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Health blog

Food Allergies in Children

About three million children in the United States suffer from food allergies. According to the CDC, the prevalence of childhood food allergies increased by 18% in the past ten years. Between 6% to 8% of children under age four have documented food allergies.

Just eight foods account for 90% of childhood food allergies: milk, eggs, wheat, soy, fish, shellfish, peanuts, and tree nuts (i.e. almonds, walnuts) Less commonly, fruits and vegetables including citrus fruits, strawberries, and tomatoes may cause mild allergic reactions, while seeds such as sesame seeds may cause more serious reactions.

Symptoms of a food allergy reaction can be sudden and severe and may include one or more of the following:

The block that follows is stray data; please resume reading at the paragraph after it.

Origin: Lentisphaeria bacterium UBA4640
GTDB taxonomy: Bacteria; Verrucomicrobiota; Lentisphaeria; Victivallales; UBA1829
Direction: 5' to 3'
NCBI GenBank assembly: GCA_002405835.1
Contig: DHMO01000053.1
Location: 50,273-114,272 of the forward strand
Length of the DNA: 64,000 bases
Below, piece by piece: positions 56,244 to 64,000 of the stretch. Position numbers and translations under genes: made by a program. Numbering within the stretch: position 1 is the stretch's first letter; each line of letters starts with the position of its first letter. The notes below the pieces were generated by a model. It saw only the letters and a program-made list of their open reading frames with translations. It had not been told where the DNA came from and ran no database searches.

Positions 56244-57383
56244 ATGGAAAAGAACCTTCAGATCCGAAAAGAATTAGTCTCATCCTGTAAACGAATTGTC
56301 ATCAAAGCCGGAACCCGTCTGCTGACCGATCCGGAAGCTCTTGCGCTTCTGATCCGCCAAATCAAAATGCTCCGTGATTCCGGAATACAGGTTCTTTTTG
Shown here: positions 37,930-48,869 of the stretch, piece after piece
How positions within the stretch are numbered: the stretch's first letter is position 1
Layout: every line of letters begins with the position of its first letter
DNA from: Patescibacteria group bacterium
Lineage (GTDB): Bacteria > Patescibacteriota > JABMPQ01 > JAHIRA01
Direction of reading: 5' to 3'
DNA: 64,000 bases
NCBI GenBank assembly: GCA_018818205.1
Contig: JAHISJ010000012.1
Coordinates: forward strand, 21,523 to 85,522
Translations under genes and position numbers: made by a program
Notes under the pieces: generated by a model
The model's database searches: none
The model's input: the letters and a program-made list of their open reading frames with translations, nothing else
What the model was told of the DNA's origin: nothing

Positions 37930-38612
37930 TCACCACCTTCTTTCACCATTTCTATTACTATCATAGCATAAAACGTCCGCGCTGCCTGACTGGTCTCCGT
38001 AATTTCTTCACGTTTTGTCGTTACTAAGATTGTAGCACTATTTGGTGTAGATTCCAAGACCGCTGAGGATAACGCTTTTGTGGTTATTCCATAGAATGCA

• Hives, eczema, rash
• tingling and/or swelling in the tongue and throat
• difficulty breathing, coughing, wheezing
• abdominal cramps; may involve vomiting or diarrhea
• loss of consciousness
• dizziness

Fortunately, most children outgrow allergies to soy, milk, wheat, and eggs, sometimes in just a few months. Allergies to fish and shellfish, peanuts and tree nuts, are likely to persist into adulthood.

Every child with food allergies needs an action plan. See a sample plan at: It includes a list of symptoms, tells when to give medications, lists emergency contacts, and contains directions for epinephrine injections. The plan, signed by the child’s physician, should be displayed at home, and kept on file with daycare providers and schools. Family members and older children should learn how to use epinephrine autoinjectors.

For my complete article on this topic written for nurses, go to the Nursing Spectrum/ Nurse Week site at:

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